Literal-Text String Operator (<>) 

The literal-text string operator (< >) informs the assembler that the enclosed text should be treated as a single string rather than separate arguments. The syntax is

    < text >       

The text is treated as a single argument even if it contains parameter separators. Some typical parameter separators are commas, spaces, tabs, etc. The assembler removes the angle brackets and uses text as the argument.

Example: Modify the range_error macro defined before to inform the user of the correct range along with the error message.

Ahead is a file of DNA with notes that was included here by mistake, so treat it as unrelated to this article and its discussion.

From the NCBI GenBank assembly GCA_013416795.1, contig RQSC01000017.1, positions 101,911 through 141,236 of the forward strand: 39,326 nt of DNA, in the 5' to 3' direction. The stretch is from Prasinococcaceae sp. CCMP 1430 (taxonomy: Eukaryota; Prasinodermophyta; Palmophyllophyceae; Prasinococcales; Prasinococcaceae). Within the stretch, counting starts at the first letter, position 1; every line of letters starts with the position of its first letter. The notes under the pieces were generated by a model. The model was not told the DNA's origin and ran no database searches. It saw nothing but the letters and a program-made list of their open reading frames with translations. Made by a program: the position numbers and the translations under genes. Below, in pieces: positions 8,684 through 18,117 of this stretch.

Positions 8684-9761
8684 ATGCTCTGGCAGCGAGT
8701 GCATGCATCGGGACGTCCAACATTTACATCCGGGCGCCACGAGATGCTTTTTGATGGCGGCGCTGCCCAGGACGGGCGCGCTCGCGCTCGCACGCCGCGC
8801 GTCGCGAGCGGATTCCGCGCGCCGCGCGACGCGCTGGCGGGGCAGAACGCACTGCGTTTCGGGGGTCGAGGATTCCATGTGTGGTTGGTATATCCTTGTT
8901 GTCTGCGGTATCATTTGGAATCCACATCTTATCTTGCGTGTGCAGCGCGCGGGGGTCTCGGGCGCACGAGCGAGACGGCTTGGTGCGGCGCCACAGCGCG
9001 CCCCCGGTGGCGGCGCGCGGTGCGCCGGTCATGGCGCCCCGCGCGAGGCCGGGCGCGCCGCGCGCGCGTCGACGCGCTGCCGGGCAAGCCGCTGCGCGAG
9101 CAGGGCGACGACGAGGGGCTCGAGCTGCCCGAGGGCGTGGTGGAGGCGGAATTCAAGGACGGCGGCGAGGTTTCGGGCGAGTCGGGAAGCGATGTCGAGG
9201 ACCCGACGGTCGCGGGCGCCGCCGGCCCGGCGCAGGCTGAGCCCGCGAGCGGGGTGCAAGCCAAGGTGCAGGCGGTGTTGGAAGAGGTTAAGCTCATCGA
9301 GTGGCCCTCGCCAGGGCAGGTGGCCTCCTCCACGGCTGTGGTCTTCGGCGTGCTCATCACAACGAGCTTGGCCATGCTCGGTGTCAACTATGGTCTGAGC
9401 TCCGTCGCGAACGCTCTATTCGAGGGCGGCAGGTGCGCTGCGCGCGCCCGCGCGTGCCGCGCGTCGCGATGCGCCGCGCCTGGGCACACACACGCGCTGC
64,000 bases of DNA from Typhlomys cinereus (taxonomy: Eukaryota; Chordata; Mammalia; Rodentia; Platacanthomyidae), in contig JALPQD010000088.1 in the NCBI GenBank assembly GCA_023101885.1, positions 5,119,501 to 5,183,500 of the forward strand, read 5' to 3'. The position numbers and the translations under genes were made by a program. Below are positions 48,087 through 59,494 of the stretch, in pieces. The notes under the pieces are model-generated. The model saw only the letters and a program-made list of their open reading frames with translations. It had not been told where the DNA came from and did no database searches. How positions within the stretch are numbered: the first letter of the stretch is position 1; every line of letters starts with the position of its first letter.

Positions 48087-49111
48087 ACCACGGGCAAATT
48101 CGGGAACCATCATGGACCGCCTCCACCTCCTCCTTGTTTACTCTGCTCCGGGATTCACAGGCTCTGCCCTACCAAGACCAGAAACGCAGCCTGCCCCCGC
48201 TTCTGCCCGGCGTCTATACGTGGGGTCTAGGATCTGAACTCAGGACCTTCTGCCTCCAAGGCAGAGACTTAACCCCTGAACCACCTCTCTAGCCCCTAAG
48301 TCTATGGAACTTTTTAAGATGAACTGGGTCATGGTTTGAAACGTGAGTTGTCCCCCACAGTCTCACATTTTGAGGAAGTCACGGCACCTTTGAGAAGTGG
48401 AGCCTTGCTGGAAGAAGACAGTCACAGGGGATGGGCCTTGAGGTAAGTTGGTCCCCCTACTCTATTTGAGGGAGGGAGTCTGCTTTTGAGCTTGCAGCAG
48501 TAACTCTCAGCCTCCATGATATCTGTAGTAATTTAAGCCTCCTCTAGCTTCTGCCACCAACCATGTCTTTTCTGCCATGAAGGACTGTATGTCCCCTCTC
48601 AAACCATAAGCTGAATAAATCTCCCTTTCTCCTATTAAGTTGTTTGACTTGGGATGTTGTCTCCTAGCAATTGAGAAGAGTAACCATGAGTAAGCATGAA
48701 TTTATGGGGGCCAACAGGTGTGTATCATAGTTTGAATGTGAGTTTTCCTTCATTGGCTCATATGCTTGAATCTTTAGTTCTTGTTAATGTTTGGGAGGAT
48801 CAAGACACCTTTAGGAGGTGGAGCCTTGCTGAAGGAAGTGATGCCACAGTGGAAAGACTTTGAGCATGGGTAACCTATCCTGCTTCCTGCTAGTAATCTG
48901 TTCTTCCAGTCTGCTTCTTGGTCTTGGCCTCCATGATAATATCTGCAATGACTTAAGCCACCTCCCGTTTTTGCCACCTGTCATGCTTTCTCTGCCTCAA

range_error1  MACRO   number, variable, range
                   err_msg&number   DB  "&variable: out of range", 0 
                   range_msg&number DB  "Correct range is &range", 0

When we invoke this macro as

    range_error1    1, < Assignment mark >, < 0 to 25 >
the macro expansion will look like this
    err_msg1    DB  "Assignment mark: out of range", 0
    range_msg1  DB  "Correct range is 0 to 25", 0

This operator can also be used to force the assembler to treat a character literally by removing its default special meaning. For example, <;> passes ; as an argument without treating it as the comment operator. This can also be done using the literal-character operator, as will be seen next.